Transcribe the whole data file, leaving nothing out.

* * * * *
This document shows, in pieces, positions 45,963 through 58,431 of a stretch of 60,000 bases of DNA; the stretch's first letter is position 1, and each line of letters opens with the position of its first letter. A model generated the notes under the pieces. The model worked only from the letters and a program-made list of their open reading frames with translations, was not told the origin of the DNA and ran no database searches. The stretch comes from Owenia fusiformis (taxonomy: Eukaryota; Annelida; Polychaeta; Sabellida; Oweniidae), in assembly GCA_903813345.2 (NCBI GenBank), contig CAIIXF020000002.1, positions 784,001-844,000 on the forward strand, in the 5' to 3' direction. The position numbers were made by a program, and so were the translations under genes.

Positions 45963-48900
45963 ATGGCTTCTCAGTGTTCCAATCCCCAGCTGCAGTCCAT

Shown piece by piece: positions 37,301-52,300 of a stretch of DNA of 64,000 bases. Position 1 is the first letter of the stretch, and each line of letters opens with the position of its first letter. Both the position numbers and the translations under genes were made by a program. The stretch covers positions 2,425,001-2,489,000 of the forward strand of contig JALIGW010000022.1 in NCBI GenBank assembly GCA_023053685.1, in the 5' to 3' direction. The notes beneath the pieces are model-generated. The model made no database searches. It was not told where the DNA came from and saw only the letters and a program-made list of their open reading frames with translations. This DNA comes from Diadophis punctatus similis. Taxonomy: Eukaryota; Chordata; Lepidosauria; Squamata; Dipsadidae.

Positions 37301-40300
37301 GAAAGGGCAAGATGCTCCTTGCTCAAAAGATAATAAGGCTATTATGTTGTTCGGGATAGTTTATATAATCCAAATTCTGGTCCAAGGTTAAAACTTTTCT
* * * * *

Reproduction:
This document shows, in pieces, positions 45,963 through 58,431 of a stretch of 60,000 bases of DNA; the stretch's first letter is position 1, and each line of letters opens with the position of its first letter. A model generated the notes under the pieces. The model worked only from the letters and a program-made list of their open reading frames with translations, was not told the origin of the DNA and ran no database searches. The stretch comes from Owenia fusiformis (taxonomy: Eukaryota; Annelida; Polychaeta; Sabellida; Oweniidae), in assembly GCA_903813345.2 (NCBI GenBank), contig CAIIXF020000002.1, positions 784,001-844,000 on the forward strand, in the 5' to 3' direction. The position numbers were made by a program, and so were the translations under genes.

Positions 45963-48900
45963 ATGGCTTCTCAGTGTTCCAATCCCCAGCTGCAGTCCAT

Shown piece by piece: positions 37,301-52,300 of a stretch of DNA of 64,000 bases. Position 1 is the first letter of the stretch, and each line of letters opens with the position of its first letter. Both the position numbers and the translations under genes were made by a program. The stretch covers positions 2,425,001-2,489,000 of the forward strand of contig JALIGW010000022.1 in NCBI GenBank assembly GCA_023053685.1, in the 5' to 3' direction. The notes beneath the pieces are model-generated. The model made no database searches. It was not told where the DNA came from and saw only the letters and a program-made list of their open reading frames with translations. This DNA comes from Diadophis punctatus similis. Taxonomy: Eukaryota; Chordata; Lepidosauria; Squamata; Dipsadidae.

Positions 37301-40300
37301 GAAAGGGCAAGATGCTCCTTGCTCAAAAGATAATAAGGCTATTATGTTGTTCGGGATAGTTTATATAATCCAAATTCTGGTCCAAGGTTAAAACTTTTCT